And before I forget (as it went unmentioned by me for about two months,) if you’d like to try out EVE’s shiny new character creator, I’d encourage you to click through one of my banner ads, or follow the link HERE for a free 14-day trial. If you elect to turn one of those trials into a subscription, it helps to support this site.

The MMO News Story of the Week Is…

Rift Beta Event 5? Old hat. Guild Wars’ 2’s fifth class announcement? Small potatoes. DC Universe Online adding more servers? Bottom of the news cycle. No, the biggest piece of MMO-related news this week is this:

That’s right, Clear Skies III is coming. News courtesy of the EVE Report.

Failing the Challenge

Tipa at West Karana reminded us last week of her MMO Challenge. Which is, in short, to pick one MMO, stick with it for a whole year, and ignore everything else. The idea being that you don’t really get the full MMO experience if you dabble in a bunch of different games.

I pointed out at the time that she was quite right, and waved a hand or three at limiting myself to just one game, but it’s never worked out. I’m just not the kind of player that can play just one thing, and this dates all the way back to my tabletop days. I think I stuck more or less exclusively to WoW for about five months, but that’s where I stopped. I have failed at Tipa’s challenge.

What I have managed to do, since the original challenge, is narrow my selection a bit. EVE, which I am currently playing, and Age of Conan, which I am not but plan to get back to, are my go-to subscription games. Titles like DDO, LotRO and EQ2X are too attractive as free-to-play games for me to ignore entirely. And I have a lifetime sub to Champions Online, so I’ll be checking in on that again later this month. That’s my roster. Other games of which I was fond or that I played for a while, like Vanguard, City of Heroes, Guild Wars and WAR, I’ve written off permanently.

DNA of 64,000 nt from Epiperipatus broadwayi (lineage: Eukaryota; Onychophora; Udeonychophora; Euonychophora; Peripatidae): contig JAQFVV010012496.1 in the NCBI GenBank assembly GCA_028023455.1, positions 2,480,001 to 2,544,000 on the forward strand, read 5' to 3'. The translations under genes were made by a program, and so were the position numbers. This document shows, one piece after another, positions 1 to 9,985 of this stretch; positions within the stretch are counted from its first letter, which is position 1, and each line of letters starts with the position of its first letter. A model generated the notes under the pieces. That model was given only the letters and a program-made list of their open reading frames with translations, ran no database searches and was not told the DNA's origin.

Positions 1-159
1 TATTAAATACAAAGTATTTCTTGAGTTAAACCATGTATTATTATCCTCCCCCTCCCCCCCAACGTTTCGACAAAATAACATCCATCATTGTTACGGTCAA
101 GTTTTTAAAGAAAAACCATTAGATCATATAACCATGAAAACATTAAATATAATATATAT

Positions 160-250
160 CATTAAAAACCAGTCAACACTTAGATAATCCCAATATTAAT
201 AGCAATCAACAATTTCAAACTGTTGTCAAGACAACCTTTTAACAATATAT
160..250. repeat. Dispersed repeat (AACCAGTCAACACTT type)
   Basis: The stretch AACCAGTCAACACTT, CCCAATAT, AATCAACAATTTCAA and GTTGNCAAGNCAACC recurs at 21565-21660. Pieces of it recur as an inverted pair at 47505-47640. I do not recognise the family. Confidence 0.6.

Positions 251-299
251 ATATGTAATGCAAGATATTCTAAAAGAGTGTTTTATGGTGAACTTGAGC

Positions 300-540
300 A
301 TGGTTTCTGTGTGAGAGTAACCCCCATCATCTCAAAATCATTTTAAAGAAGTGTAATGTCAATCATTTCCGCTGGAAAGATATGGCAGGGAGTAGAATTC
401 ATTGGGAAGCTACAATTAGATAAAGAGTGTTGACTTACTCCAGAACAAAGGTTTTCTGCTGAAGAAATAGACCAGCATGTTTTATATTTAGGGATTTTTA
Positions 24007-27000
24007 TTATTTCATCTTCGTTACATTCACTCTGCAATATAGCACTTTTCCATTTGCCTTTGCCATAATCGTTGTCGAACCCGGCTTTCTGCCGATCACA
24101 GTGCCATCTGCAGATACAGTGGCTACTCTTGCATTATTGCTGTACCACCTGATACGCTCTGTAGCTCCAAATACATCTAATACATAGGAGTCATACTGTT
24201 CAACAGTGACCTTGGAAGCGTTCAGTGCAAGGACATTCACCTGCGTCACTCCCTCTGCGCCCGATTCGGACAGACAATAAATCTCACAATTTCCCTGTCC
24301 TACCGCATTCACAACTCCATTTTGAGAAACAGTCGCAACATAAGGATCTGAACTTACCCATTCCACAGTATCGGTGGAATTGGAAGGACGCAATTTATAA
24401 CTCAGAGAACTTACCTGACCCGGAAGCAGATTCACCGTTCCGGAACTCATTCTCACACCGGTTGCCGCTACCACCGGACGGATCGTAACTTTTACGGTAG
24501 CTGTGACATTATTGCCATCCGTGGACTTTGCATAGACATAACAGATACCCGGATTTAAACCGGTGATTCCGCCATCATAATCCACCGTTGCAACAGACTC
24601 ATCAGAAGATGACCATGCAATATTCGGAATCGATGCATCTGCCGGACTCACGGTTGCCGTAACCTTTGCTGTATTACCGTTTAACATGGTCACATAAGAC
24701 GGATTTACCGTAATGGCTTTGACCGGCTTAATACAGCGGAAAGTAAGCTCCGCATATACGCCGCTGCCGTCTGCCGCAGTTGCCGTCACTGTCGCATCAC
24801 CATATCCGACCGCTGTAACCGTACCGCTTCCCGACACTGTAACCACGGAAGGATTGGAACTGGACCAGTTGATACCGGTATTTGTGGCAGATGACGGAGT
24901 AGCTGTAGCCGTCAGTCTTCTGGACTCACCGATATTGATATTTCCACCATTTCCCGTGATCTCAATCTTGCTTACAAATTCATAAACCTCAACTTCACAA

And I don’t intend to partake immediately in any of this year’s offerings, including Rift and Star Wars: The Old Republic. I’ve even cooled off a lot on Guild Wars 2, which I was pretty hot for a few months back. But if there’ll be an exception, GW2 will be it.

That’s because of the free-to-play phenomenon. It used to be that the available F2P offerings were all junky Asian grinders with predatory cash shops and a design and visual aesthetic that I just can’t stand. That’s not true anymore – we now have high-quality F2P titles built to big-budget Western standards. Consequently, it takes a lot to get me to pay a subscription fee these days. EVE and AoC offer me what I’m willing to pay a subscription for, while other titles do not – and that emphatically includes World of Warcraft.